Buying a piano can be a daunting tasks both monetarily and physically, especially if you’re not a musician to begin with. It could be quite impossible to decide which piano to purchase or should you even purchase one. Here is your comprehensive piano buying guide!
Having worked as a piano retailer for some time these were among the top question being asked by most of the people I have encountered:
1. My instructor told me to purchase ‘a piano with weighted keys What does it mean exactly?
2. Should i purchase an acoustic piano or a digital piano?
What does all this mean?
I don’t know how long I’ll be playing. I may not continue in 6 months time.
Should i just buy a keyboard instead?
I’ll be answering all these question below:
My instructor told me to purchase ‘a full-size piano with weighted keys.
What does it mean exactly?
‘A full size piano’ means a piano that simply contain 88 note keys. Piano teachers will always recommend a full-weighted 88-key piano because most of the examination have set this as a minimal requirement of everyone. Smaller keyboards include 61-keys or 76-keys and most are not weighted at all. Most people will always start using a small keyboard or piano and will get bigger keyed pianos as their skill progresses over time.
Having smaller keys will mean that you will eventually run out of keys to play and you won’t be able to play songs that contain a higher or lower end knots – because the keys don’t exist anywhere!
Have you ever gone to a music store and pressed a keyboard vs a real piano? You’ll noticed that the keyboard’s keys go down with no weight at all and you’ll feel a slight resistance when pressing a piano. The keys on an acoustic piano feel heavier to play in contrast from digital keyboard.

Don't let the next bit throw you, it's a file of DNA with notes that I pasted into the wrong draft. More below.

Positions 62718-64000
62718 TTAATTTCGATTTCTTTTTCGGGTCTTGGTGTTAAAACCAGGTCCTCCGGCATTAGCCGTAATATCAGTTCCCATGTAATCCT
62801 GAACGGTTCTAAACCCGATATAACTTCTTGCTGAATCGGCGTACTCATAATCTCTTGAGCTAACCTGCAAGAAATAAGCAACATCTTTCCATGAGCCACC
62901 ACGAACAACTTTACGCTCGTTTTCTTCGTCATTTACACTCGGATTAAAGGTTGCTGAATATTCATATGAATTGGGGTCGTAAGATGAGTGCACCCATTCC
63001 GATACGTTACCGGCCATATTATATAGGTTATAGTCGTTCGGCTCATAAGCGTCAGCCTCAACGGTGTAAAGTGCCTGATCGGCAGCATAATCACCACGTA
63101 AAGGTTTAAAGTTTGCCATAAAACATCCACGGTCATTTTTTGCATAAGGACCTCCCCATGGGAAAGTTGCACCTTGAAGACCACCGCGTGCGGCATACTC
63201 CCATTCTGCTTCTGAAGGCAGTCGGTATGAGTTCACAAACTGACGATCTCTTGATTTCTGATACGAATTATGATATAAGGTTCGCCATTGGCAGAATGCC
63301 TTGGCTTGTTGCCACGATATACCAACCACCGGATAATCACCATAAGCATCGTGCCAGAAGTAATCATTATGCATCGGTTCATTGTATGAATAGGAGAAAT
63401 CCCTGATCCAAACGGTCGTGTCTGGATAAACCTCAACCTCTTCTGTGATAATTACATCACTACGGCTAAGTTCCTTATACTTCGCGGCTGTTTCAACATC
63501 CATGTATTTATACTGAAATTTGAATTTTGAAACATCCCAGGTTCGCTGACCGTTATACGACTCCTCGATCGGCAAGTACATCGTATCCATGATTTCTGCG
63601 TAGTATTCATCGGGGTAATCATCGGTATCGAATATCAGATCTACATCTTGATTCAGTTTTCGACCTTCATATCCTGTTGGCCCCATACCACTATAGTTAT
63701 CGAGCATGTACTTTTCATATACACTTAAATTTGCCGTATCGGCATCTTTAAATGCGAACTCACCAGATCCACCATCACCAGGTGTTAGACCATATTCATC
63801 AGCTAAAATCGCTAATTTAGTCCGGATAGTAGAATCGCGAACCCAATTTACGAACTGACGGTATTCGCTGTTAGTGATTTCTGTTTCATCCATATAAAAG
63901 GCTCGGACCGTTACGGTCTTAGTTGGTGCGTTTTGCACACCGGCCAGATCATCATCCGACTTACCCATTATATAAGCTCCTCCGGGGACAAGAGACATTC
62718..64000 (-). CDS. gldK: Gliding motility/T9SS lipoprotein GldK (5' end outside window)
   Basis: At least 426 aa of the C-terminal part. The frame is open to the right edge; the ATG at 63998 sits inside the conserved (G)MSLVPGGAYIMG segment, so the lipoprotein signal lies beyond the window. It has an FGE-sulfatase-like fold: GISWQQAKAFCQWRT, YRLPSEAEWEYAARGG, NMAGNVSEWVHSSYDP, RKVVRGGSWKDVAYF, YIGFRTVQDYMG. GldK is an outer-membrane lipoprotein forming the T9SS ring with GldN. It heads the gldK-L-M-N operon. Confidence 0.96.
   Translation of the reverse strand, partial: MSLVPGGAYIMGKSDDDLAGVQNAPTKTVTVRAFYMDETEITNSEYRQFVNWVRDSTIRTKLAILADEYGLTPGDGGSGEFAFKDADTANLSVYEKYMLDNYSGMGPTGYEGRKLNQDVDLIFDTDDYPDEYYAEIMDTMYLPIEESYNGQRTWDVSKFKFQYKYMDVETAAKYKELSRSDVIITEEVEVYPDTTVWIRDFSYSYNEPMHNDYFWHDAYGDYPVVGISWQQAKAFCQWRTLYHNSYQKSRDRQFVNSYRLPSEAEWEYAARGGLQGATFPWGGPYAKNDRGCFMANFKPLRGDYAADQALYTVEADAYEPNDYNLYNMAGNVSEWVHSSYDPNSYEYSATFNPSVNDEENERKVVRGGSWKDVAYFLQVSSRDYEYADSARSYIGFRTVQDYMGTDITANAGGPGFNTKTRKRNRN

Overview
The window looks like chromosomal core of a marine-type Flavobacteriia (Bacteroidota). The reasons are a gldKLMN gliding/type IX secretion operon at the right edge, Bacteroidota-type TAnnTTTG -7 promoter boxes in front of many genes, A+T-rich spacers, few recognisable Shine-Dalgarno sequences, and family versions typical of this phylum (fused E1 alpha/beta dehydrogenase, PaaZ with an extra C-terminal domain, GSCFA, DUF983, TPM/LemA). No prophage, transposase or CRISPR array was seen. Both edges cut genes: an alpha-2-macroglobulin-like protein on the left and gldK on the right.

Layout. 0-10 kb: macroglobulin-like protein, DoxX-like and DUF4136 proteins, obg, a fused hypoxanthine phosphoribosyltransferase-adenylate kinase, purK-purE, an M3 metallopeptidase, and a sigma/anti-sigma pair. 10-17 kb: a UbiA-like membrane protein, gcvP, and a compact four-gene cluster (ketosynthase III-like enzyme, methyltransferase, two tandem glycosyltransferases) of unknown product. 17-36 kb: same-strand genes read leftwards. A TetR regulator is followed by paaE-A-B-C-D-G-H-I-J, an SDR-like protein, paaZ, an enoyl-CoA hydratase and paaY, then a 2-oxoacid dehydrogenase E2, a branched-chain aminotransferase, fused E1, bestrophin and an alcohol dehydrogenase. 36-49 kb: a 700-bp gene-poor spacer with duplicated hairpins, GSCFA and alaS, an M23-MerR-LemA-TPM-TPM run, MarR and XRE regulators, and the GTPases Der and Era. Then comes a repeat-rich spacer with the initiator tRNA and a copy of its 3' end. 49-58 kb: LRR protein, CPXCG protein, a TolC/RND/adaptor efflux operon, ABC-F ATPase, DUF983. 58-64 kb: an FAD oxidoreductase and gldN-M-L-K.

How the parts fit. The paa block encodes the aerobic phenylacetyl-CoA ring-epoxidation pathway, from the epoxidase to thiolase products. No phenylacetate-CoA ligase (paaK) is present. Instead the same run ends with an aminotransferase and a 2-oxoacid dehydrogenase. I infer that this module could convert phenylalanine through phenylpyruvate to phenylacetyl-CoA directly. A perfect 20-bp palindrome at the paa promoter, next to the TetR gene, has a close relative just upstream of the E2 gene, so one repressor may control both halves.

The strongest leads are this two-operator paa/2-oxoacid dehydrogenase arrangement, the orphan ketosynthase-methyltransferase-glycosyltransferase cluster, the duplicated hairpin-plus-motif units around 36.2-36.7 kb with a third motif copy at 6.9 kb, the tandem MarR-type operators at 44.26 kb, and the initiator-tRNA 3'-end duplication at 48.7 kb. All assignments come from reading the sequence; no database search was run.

This is all because when a piano key is pressed it triggers a hammer action in the piano to lift to enable it to hit the strings to create that particular sound. Whereas a digital keyboard produces sounds through its sound processors and speakers. The weighted key help you build your finger strength. For a student who has played on a non-weighted keyboard, they will find that the switching to a weighted piano is much more difficult than one who has started on a weighted digital piano.2.
Should I purchase an acoustic piano or a digital piano?
A lot of instructor out there will try to convince most student to purchase an acoustic piano but in all honesty this is not really necessary. This may be true for two decades ago, but recent technologies has advanced so far since that the difference between an acoustic and a digital piano’s sound quality is none evident.
With an acoustic piano you will need to consistently tune the strings inside the instrument every 6-12 weeks, and it can cost you $150 each time to tune if not more! So in my opinion its best that you get a digital piano because you will have less expenses to worry about in the long run.
I don’t know how long I’ll be playing.
I may not continue in 6 months time. Should i just buy a keyboard instead? As i mentioned previously, it is recommended that every beginners start with a full-weighted 88-key piano. If you’re worried about yourself quitting after 6 months due to lack of tine rest or other commitments you can always rent a piano first or buy a cheaper use one to test the waters. Choosing the right one the fits your budget here is the key.
My Personal True Story
I’ve always grew up playing a 88-key weighted grand concert piano.
But as I moved into the big city, I went to a digital piano as the size was more practical than an acoustic piano. The digital piano I purchased was the cheapest weighted-key that i could possibly find. Over a short time I began to hate it.I hated the feel of each touch, sound was terrible, and didn’t inspire me in any way to practice.
Acoustic vs Digital Piano
So I proceeded to buy a better quality digital piano, a Yamaha DGX650B Digital Piano to be precise, and I loved it! Yes it costed significantly more, but I loved my playing experience that I didn’t really care about the price at that point. The quality and sound of an instrument can influence a student’s inspiration and drive to learn.
Similar to driving a nice sports car (Bentley or such) versus driving an old beater like a Geo Metro. Everyone will always have different views in the ‘Acoustic vs Digital Piano’ debate. In my opinion, there really isn’t a right or a wrong answer here. I do believe, however, that playing on an old digital piano is a lot better than playing a a mint and polished grand piano that is out of tune.
Just because an instrument is ‘acoustic’ doesn’t really mean it is ‘better’. Just ask yourself exactly how a student is supposed to learn anything by playing on an acoustic piano that is not in tune? I hope this article has help some of you in making the right choices towards your piano dreams.